Memory

Our memory is sometimes a bit better, sometimes a bit poorer, but we do have a memory. We have experiences; later we remember these experiences. What we experience in the spiritual world is different. We can experience it in its greatness, in beauty, in meaning – but when we have experienced it, it is over with. And it must be experienced again, if the soul wants it to stand in front of it again. It does not imprint itself in the memory in the usual way. It imprints itself in the memory only then, when one first take the trouble to transfer it into concepts, if one uses one’s mental capacity in the supersensible world. That is very difficult. One must indeed think without the help of the body. Therefore, one must have learned to order one’s concepts beforehand, must have become an orderly logician, so that one does not forget this logic, when one perceives in the spiritual world.

Source(German): Rudolf Steiner – GA 305 –Die geistig-seelischen Grundkräfte der Erziehungskunst – Oxford, August 20, 1922 (page 84-85)

Translated by Nesta Carsten-Krüger

Previously posted on February 15, 2017

 

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Morality/Education

The human being is simply inwardly paralyzed in his moral development, when he is given moral commandments too early: ‘you should, you should not! -You’re allowed to do this, you are not allowed to do that! ‘ – when he is taught moral concepts in an abstract manner. The child must experience what is right and wrong, through the guiding of the teacher or educator. To that end, however the connecting principle must be that the teacher works upon the child in such a way that it longs for the good, loves the good and despises what is not good.

To teach morality, we must work in such a way that we do not prohibit the immoral and demand the moral, but we must evoke in the child between the change of teeth and puberty the feeling, not the will impulses, for what is good and what is bad. We must inwardly identify with what is moral. We must develop love, sympathy for the good, before it is developed further as a command in our willing. What must become morality in the willing, must first grow out of what is pleasant or repulsive for the life of feeling.

Source (German): Rudolf Steiner – GA 304a – Anthroposophische Menschenkunde und Pädagogik – The Hague, November 19, 1923 (page 139-140)

Translated by Nesta Carsten-Krüger

Previously posted on February 3, 2017

Social morality is a plant, which has its roots in the school classroom

Social morality is a plant, which has its roots in the school classroom, where children between their seventh and fourteenth year are taught. As a gardener looks to the lowest part of his garden, the soil, so would human society need to look at the lowermost part of the school, in which children of this age are taught, because that is the basis for all morality, for all the good.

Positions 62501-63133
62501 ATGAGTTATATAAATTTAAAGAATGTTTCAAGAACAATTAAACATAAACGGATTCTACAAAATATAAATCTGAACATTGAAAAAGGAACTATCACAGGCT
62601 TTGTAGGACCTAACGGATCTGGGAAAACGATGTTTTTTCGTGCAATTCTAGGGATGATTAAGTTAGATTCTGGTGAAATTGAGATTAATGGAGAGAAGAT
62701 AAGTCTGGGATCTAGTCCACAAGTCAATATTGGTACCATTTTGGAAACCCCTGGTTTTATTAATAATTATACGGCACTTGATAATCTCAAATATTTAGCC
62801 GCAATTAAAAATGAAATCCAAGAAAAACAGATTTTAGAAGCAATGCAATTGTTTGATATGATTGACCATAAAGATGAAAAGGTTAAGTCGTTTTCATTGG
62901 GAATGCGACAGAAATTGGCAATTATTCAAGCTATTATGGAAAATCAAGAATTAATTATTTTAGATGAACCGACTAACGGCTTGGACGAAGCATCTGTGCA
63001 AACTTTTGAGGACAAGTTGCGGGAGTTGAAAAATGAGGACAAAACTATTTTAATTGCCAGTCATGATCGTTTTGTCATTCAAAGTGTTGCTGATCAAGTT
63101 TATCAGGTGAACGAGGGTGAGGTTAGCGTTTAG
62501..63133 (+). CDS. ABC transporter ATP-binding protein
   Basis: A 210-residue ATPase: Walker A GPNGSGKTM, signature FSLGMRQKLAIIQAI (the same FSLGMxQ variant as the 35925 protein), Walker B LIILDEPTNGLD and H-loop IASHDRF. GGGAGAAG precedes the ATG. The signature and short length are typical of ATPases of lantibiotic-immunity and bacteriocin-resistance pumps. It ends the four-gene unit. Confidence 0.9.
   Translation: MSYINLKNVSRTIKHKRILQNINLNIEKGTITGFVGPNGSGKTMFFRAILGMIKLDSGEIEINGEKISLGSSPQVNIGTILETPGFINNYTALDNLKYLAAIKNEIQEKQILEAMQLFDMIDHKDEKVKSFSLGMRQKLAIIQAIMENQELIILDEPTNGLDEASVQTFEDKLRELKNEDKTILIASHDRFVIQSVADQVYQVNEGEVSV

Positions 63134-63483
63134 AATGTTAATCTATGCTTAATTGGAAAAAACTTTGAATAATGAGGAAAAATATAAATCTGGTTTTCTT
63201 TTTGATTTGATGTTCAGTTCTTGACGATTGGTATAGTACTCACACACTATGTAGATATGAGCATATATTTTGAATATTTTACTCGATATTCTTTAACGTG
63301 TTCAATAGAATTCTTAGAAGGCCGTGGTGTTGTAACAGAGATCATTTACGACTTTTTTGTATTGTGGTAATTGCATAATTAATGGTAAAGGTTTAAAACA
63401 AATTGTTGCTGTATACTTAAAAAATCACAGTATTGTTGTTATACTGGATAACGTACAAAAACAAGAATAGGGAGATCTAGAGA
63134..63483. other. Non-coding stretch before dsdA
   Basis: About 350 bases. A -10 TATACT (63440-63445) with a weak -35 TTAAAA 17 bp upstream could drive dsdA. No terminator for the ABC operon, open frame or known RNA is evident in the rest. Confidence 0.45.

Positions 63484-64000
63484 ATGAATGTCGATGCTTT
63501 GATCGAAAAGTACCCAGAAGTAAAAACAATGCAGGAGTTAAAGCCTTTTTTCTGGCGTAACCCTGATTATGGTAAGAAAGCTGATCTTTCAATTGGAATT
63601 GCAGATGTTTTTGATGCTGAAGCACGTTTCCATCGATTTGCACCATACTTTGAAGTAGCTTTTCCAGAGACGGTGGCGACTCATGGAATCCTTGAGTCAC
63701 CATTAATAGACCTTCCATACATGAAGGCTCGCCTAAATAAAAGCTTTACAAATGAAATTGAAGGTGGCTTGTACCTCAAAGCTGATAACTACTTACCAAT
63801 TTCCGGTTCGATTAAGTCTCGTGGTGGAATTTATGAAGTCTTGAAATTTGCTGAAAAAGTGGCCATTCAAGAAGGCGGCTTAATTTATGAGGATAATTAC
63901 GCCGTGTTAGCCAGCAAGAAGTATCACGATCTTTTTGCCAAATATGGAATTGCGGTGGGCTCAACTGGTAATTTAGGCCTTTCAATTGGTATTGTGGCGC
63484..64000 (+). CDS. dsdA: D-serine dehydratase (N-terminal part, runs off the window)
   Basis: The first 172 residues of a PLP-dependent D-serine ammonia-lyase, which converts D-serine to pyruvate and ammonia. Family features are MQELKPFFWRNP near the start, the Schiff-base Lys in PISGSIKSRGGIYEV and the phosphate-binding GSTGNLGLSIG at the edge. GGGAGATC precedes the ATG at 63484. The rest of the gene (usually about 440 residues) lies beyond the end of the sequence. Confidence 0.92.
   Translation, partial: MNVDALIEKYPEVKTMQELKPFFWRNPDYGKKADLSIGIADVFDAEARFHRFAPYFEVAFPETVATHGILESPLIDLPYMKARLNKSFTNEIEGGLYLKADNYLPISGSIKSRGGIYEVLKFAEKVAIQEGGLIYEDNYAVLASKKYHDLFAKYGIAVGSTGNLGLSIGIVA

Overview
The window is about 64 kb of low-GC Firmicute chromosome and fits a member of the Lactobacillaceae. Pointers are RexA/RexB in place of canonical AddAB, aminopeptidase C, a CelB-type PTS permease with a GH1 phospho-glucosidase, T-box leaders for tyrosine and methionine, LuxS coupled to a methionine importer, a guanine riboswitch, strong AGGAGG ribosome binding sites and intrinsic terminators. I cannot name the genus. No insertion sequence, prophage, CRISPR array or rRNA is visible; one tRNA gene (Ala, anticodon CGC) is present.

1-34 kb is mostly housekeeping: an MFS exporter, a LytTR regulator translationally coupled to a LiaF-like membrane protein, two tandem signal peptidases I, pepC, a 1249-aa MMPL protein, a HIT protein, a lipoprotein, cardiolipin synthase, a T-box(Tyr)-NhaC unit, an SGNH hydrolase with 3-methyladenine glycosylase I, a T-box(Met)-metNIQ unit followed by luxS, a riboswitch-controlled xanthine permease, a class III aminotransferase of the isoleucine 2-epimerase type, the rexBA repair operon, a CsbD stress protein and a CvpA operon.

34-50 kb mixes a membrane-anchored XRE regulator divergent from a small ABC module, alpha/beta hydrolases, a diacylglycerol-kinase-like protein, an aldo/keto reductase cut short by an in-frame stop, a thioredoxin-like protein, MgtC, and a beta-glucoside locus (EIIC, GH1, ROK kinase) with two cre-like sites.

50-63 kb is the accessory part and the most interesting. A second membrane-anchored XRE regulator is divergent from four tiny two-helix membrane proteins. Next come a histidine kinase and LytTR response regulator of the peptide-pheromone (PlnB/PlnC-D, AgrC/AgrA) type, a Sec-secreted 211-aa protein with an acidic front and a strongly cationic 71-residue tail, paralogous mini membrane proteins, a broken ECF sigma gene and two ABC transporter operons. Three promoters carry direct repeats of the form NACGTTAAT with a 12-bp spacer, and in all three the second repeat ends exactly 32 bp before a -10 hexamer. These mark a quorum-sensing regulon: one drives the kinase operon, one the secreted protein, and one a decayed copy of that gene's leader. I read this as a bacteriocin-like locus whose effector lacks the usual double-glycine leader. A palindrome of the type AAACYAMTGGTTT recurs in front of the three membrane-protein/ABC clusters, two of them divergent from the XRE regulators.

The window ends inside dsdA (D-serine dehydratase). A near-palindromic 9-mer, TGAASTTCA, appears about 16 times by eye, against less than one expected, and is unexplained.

Source (German): Rudolf Steiner – GA 304 – Erziehungs- und Unterrichtsmethoden auf anthroposophischer Grundlage –  Kristiania (Oslo), November 24, 1921 (page 179)

Translated by Nesta Carsten-Krüger

Previously posted on January 19, 2017

The best kind of anthroposophist

It might be thought that the best kind of anthroposophist is one who works at his development for a time and then engages in some activity which brings blessing on his fellow-men. But it may be that our position in external life does not enable us to put into application in the world what we elaborate in the soul. There may be no greater fallacy than to imagine that a man can be a good anthroposophist only if he actually turns to account in the world what he has learnt inwardly.

For decades we may not be in a position to put into application any of the impulses that are now within us. Then one day we may happen to be traveling with someone in a railway carriage and are able to say something of significance which otherwise we should have had no opportunity of saying. This single action may be more significant in life than one of much wider scope. We must realise clearly what we are capable of doing and that through the working of karma, the opportunity for turning it to account will be given us at the right moment.

Source: Rudolf Steiner – GA 118 – The Sermon on the Mount and the Return of Christ – Düsseldorf, February 20, 1910

Translated by Dorothy S. Osmond

Equal importance

We must realise that from a certain point of view the smallest and the greatest achievement of which we are capable are of equal importance for the whole. Life is a mosaic, composed of tiny pieces of stone. The man who places one little piece into the mosaic is not less important than the man who thought out the plan of the mosaic.

Source: Rudolf Steiner – GA 118 – The Sermon on the Mount and the Return of Christ – Düsseldorf, February 20, 1910

Translated by Dorothy S. Osmond